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Little's law forms a part of queuing theory and has deep implications for the 'Improve' aspect of DMAIC within Lean Six Sigma. It calculates the average wait for a customer or item within a transactionary process.
So what exactly is Little's law, how does it impact upon Six Sigma and why is it so useful and important?
In no small part due to Jack Welch, ex-CEO of General Electric, Six Sigma is now considered a staple of good business practice with over half of all Fortune 500 companies employing the methodology
This was not always the case.
Although developed and used in manufacturing by firms like Motorola in the 1980s, it took for Jack Welch and General Electric’s adoption of the principles to really spark US and global interest in Six Sigma.
For that reason, Jack Welch has played a pivotal role in its development and building reputation.
So why exactly did his use of Six Sigma make all the difference?
On our range of Six Sigma Training Courses, you’ll learn about the modern day uses and how it can benefit your business.
More and more employers are beginning to recognise the importance of having Lean Six Sigma professionals within their organisation, so there's never been a better time to come on one of our Six Sigma Courses.
According to the Globe and Mail in Canada, there's been an increase in demand for Lean Six Sigma Practitioners across all sectors and this is a pattern that's mirrored in the UK.
So let's take a look at why Lean Six Sigma is currently in such high demand and in what industries in particular.
Could Lean Six Sigma be used to create the perfect sportsman/woman?
This is a topic of much debate across forums, blogs, books and in lecture halls around the world.
Lean Six Sigma has had unprecedented success in reducing waste and improving quality, not only in the manufacturing industry in which it originated, but in other branches of business from Advertising to HR, which is why we don't only focus on its manufacturing roots on our Lean Six Sigma Green Belt Training.
Six Sigma Tennis
After recovering from a traumatic brain injury, former Tennis professional Steven Falk wrote "Six Sigma Tennis" in which he outlined his methodology for using Six Sigma to improve the coaching and training of players to the point where they reach their maximum potential ability (or at least 99.7% of it!).
Using the DMAIC method he argues that a coach or player themselves can pinpoint weaknesses and improve on them.
So let's take tennis as the example as Falk does: imagine a player who is of the highest quality but still loses about 40% of points when returning a serve. Using DMAIC you can pinpoint exactly where the deficiency is.
Let's imagine that they win 80% of points when using the forehand shot; this must mean they only win 40% of points when using a backhand. This is clearly the weakness and so can be identified as the shot that needs most work and training.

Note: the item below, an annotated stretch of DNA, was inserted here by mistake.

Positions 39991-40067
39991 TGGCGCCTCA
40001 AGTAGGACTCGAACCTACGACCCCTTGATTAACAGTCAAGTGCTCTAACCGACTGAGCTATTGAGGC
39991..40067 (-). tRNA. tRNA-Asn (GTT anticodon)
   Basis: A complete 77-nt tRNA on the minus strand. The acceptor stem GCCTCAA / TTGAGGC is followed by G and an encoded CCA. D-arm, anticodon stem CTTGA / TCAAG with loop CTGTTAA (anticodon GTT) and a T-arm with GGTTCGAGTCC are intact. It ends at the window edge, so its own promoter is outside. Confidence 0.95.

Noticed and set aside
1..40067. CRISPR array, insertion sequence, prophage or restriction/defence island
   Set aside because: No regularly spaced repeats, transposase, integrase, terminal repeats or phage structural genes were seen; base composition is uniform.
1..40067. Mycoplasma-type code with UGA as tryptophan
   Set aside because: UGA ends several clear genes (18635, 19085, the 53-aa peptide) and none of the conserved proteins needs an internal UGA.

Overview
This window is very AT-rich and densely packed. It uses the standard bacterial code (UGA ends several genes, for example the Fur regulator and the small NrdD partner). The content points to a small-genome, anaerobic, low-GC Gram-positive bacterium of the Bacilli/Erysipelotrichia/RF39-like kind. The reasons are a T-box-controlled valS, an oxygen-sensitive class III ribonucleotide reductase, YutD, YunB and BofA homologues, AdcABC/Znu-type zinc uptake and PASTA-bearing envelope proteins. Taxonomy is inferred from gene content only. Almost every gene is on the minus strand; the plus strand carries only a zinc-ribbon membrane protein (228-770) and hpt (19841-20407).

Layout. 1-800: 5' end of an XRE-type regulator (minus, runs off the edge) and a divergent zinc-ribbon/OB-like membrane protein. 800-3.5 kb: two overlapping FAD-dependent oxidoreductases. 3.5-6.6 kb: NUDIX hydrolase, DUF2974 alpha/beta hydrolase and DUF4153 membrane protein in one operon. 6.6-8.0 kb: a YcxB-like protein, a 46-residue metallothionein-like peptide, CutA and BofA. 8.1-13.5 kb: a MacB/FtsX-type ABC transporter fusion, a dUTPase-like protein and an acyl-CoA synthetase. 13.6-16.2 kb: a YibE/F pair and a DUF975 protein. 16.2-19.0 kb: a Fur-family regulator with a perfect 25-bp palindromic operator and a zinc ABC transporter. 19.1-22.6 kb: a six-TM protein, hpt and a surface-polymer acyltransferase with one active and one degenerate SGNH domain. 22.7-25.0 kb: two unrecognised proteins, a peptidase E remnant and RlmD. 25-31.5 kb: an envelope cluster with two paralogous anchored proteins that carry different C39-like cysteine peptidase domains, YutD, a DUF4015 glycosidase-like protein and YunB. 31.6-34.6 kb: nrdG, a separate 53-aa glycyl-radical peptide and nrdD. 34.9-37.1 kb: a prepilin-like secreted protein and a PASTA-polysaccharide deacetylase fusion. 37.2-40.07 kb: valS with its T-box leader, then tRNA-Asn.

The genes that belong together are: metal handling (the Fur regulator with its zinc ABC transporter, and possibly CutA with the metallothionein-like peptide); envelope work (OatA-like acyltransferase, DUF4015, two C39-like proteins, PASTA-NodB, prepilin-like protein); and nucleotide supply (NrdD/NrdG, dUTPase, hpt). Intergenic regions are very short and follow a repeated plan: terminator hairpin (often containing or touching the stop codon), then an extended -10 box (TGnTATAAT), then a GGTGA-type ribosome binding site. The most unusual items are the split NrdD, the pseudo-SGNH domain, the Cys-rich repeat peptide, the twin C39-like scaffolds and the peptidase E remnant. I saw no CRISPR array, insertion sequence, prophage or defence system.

Everyone hates queueing. It annoys customers and business-owners alike; so much so in fact that queue management is considered a significant part of business theory as it can have a huge impact on the service that a customer receives.
If it's done well, it becomes a barely noticeable aspect of the experience. Done wrong, and it can lead to excessive waiting times that will distress and irritate the customer.
Using the DMAIC method from Six Sigma, it's possible to reduce waiting times in queues for everywhere from supermarkets to airports. This will lead to a better service overall and that means happy customers.
Six Sigma is used in a wide variety of businesses and settings to increase efficiency and quality. From factories to governments, its primary use is to make processes better. On our Six Sigma Green Belt Training Course you'll learn all the basics of how to apply Six Sigma to your business needs.
So firstly, it's important to define what the exact issue is with the queueing system. Is it that the waiting time is consistently so long that customers are actually leaving before reaching the front? Is it that there are certain 'peak' times when staff can't handle the volume of customers?
Knowing exactly what the problem is allows for more targeted, and therefore successful, addressing of the issue.
According to queue management theory, there are three aspects of queueing which could be causing an issue:
- Arrival Process
- Service Mechanism
- Queue Characteristics
How is it that customers are coming to be in the queue? Do they arrive in droves? One-by-one? Is there a primary queue and a secondary queue (like at a club for example; one queue to get in, another to pay)?
Is there some kind of bottleneck in the arrival process that means too many customers enter the queue at once? Answering these questions allows you to pinpoint the problem if it's in the arrival process.